Getting Swachh Bharat statistics right: Moving sanitation outcomes from access to use will represent true state

December 31, 2020 5:00 AM

Declaration of India as an open-defecation free nation was based solely on access to toilets. The outcome measured does not line up with the intent behind the launch of the Swachh Bharat Mission

Phase 1 of NFHS-5 covered 17 states and five union territories.Phase 1 of NFHS-5 covered 17 states and five union territories.

By Payal Seth

With the launch of the first phase of India’s National Family Health and Demographic Survey (NFHS-5) in December, we can estimate sanitation coverage improvement under the Swachh Bharat Mission (SBM). The data also equips us to compare the official SBM statistics and check the validity of the open defecation free (ODF) claim.

The NFHS-4 data collection commenced on January 20, 2015, ie, 2.5 months after the launch of the SBM. It ended in December 2016. Phase-one of the NFHS-5 data collection was conducted between June 2019 and February 2020. SBM concluded on October 2, 2016. Hence, estimates on sanitation improvement between the two survey rounds can be largely attributed to the SBM.

Phase 1 of NFHS-5 covered 17 states and five union territories. Besides a small decline in Sikkim, the percentage of households that reported using sanitation facilities has improved across the 22 states. Andhra Pradesh, Bihar, Jammu & Kashmir, Ladakh, Meghalaya, and Telangana have registered the highest improvements in sanitation (in the range of 20-25%). Overall, the states have reported a remarkable improvement in access to sanitation within the past 4-5 years. SBM was successful in achieving its objective of enhanced sanitation coverage in both rural and urban areas.

All the states on the SBM website have achieved the ODF status and 100% access to toilets in all the households. Exploring the extent of the disconnect between the official SBM statistics and the NFHS-5 data, we see that except Kerala and Lakshadweep, no other state is close to achieving universal sanitation. It is astounding to note that Ladakh and Bihar, states with the worst sanitation profile, have 50-60% less improved sanitation than is reported under SBM. For other states, the disconnect ranges between 5-35%.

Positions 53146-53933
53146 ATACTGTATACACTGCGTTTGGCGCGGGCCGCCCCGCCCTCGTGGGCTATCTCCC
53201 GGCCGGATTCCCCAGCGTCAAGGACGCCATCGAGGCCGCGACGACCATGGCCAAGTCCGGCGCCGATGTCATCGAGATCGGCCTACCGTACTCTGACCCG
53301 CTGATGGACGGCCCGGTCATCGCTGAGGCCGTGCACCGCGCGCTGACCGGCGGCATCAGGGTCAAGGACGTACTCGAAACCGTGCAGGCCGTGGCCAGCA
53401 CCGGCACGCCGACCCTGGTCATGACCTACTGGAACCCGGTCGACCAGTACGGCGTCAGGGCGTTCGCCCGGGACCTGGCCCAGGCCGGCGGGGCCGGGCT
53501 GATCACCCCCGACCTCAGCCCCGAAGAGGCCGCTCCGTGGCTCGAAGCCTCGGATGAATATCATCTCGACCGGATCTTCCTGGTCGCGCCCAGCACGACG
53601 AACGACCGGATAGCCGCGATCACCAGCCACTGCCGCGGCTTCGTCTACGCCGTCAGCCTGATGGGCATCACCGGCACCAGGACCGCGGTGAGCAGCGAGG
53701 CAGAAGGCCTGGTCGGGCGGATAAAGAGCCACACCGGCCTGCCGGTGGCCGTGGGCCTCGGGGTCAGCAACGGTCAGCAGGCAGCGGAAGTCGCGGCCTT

Explaining the Disconnect
We need to be careful about the statistics as they represent answers to different questions. The SBM website provides numbers on access to toilets. Whereas, the NFHS-5 data asks the respondents to list the place where the household members usually defecate. As is mentioned in the NFHS-5 factsheet, the answers that correspond to “Flush to piped sewer system, flush to septic tank, flush to pit latrine, flush to don’t know where, ventilated improved pit (VIP)/biogas latrine, pit latrine with slab, twin pit/composting toilet, which is not shared with any other household” are categorised as improved sanitation facility. The NFHS does not verify the presence of toilets, so these statistics do not denote access to a toilet facility. Rather they capture a more precise measure of sanitation environment—use of facilities—by the respondent. This can partly explain the disconnect between the two datasets. The government must incorporate questions related to both access and use of toilets in future surveys that intend to capture the open defecation behaviour in India.

Declaration of India as an ODF nation was based solely on access to toilets. The outcome measured does not line up with the intent behind the launch of SBM—making India ODF, ie, no Indian resident practices OD and uses the toilets provided under the SBM scheme. The government guidelines also retained behaviour change activities as the core of SBM to bring about a change in the social attitudes of people and distinguished SBM as a demand-led sanitation program.
Therefore, measuring the use of toilets will convey the true success of the delivery of the SBM programme.

Moving the sanitation outcomes from access to use might push achieving the ODF target a little farther down the line, but will also represent the true state of the sanitation environment in India.

The author is Consultant at Tata-Cornell Institute, Cornell University, Ithaca, NY. PhD Scholar at Bennett University

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